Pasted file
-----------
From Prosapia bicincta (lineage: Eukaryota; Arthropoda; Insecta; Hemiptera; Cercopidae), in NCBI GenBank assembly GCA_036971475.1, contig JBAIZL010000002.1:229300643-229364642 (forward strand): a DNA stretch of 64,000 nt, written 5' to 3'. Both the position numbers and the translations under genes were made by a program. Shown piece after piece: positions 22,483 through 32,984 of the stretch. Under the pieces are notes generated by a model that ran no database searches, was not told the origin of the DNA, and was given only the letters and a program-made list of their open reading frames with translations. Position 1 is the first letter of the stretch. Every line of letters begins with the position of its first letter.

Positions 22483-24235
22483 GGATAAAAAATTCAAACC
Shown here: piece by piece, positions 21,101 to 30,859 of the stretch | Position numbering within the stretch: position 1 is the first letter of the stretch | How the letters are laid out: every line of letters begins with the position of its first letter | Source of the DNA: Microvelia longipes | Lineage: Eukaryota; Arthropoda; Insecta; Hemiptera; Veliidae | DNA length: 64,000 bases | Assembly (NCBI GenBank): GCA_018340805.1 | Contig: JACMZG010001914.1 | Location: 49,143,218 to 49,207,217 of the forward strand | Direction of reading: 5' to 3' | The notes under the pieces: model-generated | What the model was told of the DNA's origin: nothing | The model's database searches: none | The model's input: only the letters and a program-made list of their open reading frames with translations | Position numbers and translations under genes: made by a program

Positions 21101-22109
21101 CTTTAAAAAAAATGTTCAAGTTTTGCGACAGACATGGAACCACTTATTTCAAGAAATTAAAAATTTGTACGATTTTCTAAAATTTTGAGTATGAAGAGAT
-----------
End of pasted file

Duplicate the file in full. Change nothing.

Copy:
From Prosapia bicincta (lineage: Eukaryota; Arthropoda; Insecta; Hemiptera; Cercopidae), in NCBI GenBank assembly GCA_036971475.1, contig JBAIZL010000002.1:229300643-229364642 (forward strand): a DNA stretch of 64,000 nt, written 5' to 3'. Both the position numbers and the translations under genes were made by a program. Shown piece after piece: positions 22,483 through 32,984 of the stretch. Under the pieces are notes generated by a model that ran no database searches, was not told the origin of the DNA, and was given only the letters and a program-made list of their open reading frames with translations. Position 1 is the first letter of the stretch. Every line of letters begins with the position of its first letter.

Positions 22483-24235
22483 GGATAAAAAATTCAAACC
Shown here: piece by piece, positions 21,101 to 30,859 of the stretch | Position numbering within the stretch: position 1 is the first letter of the stretch | How the letters are laid out: every line of letters begins with the position of its first letter | Source of the DNA: Microvelia longipes | Lineage: Eukaryota; Arthropoda; Insecta; Hemiptera; Veliidae | DNA length: 64,000 bases | Assembly (NCBI GenBank): GCA_018340805.1 | Contig: JACMZG010001914.1 | Location: 49,143,218 to 49,207,217 of the forward strand | Direction of reading: 5' to 3' | The notes under the pieces: model-generated | What the model was told of the DNA's origin: nothing | The model's database searches: none | The model's input: only the letters and a program-made list of their open reading frames with translations | Position numbers and translations under genes: made by a program

Positions 21101-22109
21101 CTTTAAAAAAAATGTTCAAGTTTTGCGACAGACATGGAACCACTTATTTCAAGAAATTAAAAATTTGTACGATTTTCTAAAATTTTGAGTATGAAGAGAT